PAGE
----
assessment of risks was the 16-month plan, but that he agreed to look at other
plans as well.
The sentence given to this writer as well as to McClatchy bore one obvious clue
that the request for the assessments of three drawdown plans did not come from
Obama: the sentence used the passive voice. It also failed to explicitly state
that the request in question was made during the meeting with Obama.
Petraeus did not respond to a request through the intermediary to say who
requested the studies and whether they had been proposed by the military
commanders themselves. McClatchy's Youssef also noted that it is "unclear who
came up with the idea ..." of the 19- and 23-month withdrawal plans.
By implying that Obama had requested the three plans without saying so
explicitly, the sentence leaked by Petraeus seems to have been calculated to
create a misleading story.
One of Petraeus' objectives appears to have been to counter any perception that
he is seeking to undermine Obama on Iraq policy. Petraeus wishes to remain out
of the spotlight in regard to any conflict regarding withdrawal over the Iraq
issue. "He has been very careful to keep a very low profile," said the military
officer close to Petraeus, "because this is a new administration."
But the Petraeus leak also serves to promote the idea that Obama is moving away
from his campaign pledge on a 16-month combat troop withdrawal, which has
already been the dominant theme in news media coverage of the issue. That idea
would also justify continued sniping by military officers at Obama's 16-month
plan as too risky.
In a new book, The Gamble, to be published on Tuesday, Washington Post
reporter Tom Ricks confirms an earlier report that in his initial encounter
with Petraeus in Baghdad last July, Obama had made no effort to hide his sharp
disagreement with the general's views. Obama interrupted a lecture by Petraeus,
according to Ricks, and made it clear that, as president, he would need to take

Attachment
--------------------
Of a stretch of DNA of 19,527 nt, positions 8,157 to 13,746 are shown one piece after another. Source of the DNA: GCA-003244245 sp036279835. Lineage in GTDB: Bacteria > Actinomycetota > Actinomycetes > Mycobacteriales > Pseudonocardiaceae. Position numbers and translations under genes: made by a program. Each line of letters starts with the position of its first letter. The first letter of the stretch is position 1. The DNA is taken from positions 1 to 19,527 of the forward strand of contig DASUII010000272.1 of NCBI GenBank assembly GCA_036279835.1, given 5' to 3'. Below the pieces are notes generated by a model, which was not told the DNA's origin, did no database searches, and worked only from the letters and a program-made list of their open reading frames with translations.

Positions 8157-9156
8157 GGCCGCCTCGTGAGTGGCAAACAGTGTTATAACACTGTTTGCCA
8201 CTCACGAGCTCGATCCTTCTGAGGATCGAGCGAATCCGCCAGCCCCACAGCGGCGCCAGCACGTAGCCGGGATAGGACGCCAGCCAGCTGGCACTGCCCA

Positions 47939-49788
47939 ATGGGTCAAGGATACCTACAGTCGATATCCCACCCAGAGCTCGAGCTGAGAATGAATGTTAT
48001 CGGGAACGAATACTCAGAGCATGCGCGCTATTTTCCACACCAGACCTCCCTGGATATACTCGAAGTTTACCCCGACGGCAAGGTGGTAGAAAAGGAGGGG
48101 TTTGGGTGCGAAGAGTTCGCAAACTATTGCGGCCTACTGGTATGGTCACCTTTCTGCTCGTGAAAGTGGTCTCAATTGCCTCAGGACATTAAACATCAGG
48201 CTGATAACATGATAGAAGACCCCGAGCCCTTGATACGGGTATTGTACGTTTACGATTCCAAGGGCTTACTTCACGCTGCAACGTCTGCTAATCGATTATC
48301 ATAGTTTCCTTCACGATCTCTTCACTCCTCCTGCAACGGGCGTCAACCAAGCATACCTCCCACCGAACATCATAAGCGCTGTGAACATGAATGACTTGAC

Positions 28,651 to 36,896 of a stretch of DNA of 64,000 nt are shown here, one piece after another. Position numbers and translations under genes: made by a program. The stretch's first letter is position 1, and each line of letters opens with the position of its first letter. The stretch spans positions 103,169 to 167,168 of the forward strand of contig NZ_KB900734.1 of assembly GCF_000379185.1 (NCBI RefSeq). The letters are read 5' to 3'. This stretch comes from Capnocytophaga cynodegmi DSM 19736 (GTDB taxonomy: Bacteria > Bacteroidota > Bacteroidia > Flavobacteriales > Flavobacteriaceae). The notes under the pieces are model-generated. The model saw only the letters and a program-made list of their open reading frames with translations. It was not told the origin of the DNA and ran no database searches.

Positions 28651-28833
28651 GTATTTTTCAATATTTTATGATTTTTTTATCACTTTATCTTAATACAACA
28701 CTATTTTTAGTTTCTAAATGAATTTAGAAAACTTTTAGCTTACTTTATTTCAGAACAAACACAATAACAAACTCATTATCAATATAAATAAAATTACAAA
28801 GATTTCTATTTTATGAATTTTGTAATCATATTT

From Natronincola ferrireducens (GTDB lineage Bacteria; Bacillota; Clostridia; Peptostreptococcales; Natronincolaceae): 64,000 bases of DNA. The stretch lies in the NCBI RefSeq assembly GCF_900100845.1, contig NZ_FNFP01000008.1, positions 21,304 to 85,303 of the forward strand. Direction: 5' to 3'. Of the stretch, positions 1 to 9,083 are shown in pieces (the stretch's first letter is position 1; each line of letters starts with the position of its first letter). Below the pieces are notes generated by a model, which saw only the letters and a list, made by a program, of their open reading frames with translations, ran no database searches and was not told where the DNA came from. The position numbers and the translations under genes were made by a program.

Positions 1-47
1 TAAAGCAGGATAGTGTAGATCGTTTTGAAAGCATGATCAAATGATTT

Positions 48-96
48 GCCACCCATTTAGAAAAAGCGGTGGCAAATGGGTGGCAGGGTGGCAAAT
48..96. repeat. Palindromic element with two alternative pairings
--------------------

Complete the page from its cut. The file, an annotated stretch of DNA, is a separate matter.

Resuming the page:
a broader strategic view of the issue than that of the commander in Iraq.
Ricks, who interviewed Petraeus about the meeting, writes that Obama's remarks
"likely insulted Petraeus, who justly prides himself on his ability to do just
that ... " That strongly implies that Petraeus expressed some irritation at
Obama over the incident to Ricks.
On top of the interest of Petraeus and other senior officers in keeping US
troops in Iraq for as long as possible, Petraeus has personal political
interests at stake in the struggle over Iraq policy. He has been widely
regarded as a possible Republican presidential candidate in 2012.
Petraeus evidently believed the White House was promoting a story that made him
look like the loser at the January 21 meeting. "I imagine the White House is
not too happy that this information is out there," said the military source,
referring to the Petraeus account he had provided to IPS.
Obama is obviously treading warily in handling Petraeus. His concern about
Petraeus' political ambitions may have been a factor in the decision to bring
four-star Marine Corps General James Jones in as his national security adviser.
"I've been told by a couple of people that one of the reasons for Jones being
chosen was to have him there as a four-star to counter Petraeus," said one
Gareth Porter is an investigative historian and journalist specializing
in US national security policy. The paperback edition of his latest book,
Perils of Dominance: Imbalance of Power and the Road to War in Vietnam, was
published in 2006.